The newly restored version of the 1910 Frankenstein is available on the Library of Congress YouTube channel and in the National Screening Room, a recently launched digital collection of films. And, like most films on the NSR, it’s freely downloadable in both ProRes LT and MPEG-4 formats, complete with the Sosin score.
Georges Méliès (8 December 1861 – 21 January 1938), was a French filmmaker famous for leading many technical and narrative developments in the earliest cinema. He was very innovative in the use of special effects. He accidentally discovered the stop-trick, or substitution, in 1896, and was one of the first filmmakers to use multiple exposures, time-lapse photography, dissolves, and hand-painted color in his films. Because of his ability to seemingly manipulate and transform reality through cinematography, Méliès is sometimes referred to as the First “Cinemagician”.
He directed over 530 films between 1896 and 1914, ranging in length from one to forty minutes. In subject matter, these films are often similar to the magic theater shows that Méliès had been doing, containing “tricks” and impossible events, such as objects disappearing or changing size. These early special effects films were essentially devoid of plot. The special effects were used only to show what was possible, rather than enhance the overall film.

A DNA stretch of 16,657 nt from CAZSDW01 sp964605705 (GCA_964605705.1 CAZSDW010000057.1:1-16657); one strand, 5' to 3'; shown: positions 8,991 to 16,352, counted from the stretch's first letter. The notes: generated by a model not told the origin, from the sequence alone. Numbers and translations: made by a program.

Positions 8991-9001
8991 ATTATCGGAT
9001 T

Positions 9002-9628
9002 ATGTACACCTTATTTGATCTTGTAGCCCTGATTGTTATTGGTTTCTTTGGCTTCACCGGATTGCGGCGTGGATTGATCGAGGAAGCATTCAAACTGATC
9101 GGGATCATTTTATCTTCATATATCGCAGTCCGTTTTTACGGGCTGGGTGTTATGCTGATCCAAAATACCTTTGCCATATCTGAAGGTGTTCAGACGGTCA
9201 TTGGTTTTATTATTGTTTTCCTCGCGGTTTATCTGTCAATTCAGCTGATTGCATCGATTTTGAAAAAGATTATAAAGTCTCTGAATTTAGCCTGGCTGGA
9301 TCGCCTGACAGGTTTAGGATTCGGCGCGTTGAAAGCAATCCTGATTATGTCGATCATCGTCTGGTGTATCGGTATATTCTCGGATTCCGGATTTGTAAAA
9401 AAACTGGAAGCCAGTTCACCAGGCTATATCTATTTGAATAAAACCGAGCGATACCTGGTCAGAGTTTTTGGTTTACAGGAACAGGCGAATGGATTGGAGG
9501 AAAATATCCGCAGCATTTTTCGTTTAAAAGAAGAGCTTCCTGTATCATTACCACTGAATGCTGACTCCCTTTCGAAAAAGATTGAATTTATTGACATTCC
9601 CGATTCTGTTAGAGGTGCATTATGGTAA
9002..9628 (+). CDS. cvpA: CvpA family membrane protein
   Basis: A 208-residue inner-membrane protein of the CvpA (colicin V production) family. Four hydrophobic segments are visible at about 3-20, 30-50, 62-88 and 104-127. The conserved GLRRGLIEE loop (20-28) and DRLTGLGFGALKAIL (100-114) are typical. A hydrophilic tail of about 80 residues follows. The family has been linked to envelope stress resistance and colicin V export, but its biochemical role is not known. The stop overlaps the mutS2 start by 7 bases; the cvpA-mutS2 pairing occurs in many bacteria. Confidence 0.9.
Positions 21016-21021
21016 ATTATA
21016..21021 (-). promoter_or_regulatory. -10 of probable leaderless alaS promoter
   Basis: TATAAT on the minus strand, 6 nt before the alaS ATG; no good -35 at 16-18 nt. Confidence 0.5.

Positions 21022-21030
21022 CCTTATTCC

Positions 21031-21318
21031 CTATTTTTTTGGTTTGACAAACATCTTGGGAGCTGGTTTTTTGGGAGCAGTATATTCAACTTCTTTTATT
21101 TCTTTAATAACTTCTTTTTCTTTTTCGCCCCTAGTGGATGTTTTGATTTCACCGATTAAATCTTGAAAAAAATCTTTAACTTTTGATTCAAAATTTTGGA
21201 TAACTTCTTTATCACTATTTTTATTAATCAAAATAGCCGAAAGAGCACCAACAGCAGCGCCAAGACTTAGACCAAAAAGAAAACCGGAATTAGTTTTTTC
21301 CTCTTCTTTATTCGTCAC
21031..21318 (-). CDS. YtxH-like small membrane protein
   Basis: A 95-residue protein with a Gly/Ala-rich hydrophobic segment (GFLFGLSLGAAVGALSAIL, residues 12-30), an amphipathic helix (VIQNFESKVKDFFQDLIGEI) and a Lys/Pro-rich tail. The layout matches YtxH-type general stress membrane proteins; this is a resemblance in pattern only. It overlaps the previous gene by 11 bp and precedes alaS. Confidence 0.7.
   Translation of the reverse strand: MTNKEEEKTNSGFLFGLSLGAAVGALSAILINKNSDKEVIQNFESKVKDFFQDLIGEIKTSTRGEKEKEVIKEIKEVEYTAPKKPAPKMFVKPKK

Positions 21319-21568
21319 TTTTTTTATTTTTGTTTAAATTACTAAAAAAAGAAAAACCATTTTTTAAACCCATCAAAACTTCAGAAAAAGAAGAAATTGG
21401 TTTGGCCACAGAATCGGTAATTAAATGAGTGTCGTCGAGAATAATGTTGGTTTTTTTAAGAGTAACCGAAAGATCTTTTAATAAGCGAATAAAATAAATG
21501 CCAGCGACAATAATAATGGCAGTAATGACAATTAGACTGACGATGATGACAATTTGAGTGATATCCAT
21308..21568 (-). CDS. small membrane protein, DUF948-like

Méliès’s early films were mostly composed of single in-camera effects, used for the entirety of the film. For example, after experimenting with multiple exposure, Méliès created his film The One Man Band in which he played seven different characters simultaneously.
His most famous film is ‘A Trip to the Moon’ (Le voyage dans la Lune) made in 1902, which includes the celebrated scene in which a spaceship hits the eye of the man in the moon. Also famous is ‘The Impossible Voyage’ (Le voyage à travers l’impossible) from 1904. Both of these films are about strange voyages, somewhat in the style of Jules Verne. These are considered to be some of the most important early science fiction films, although their approach is closer to fantasy.
In addition, horror cinema can be traced back to Georges Méliès’s ‘Le Manoir du diable’ (1896). A print of the film was acquired by Thomas Edison, who then duplicated and distributed it in the United States, where it achieved financial success; however, Edison did not pay any revenues to Méliès.
George Eastman (July 12, 1854 – March 14, 1932) was an American inventor and philanthropist. He founded the Eastman Kodak Company and invented roll film, helping to bring photography to the mainstream. Today in 1888, Eastman registered Kodak as a trademark and coined the phrase “You Press The Button and We Do The Rest.” Roll film was the basis for the invention of motion picture film in 1888 by the world’s first filmmaker Louis Le Prince, and a few years later by his followers Leon Bouly, Thomas Edison, the Lumiere Brothers and George Melies.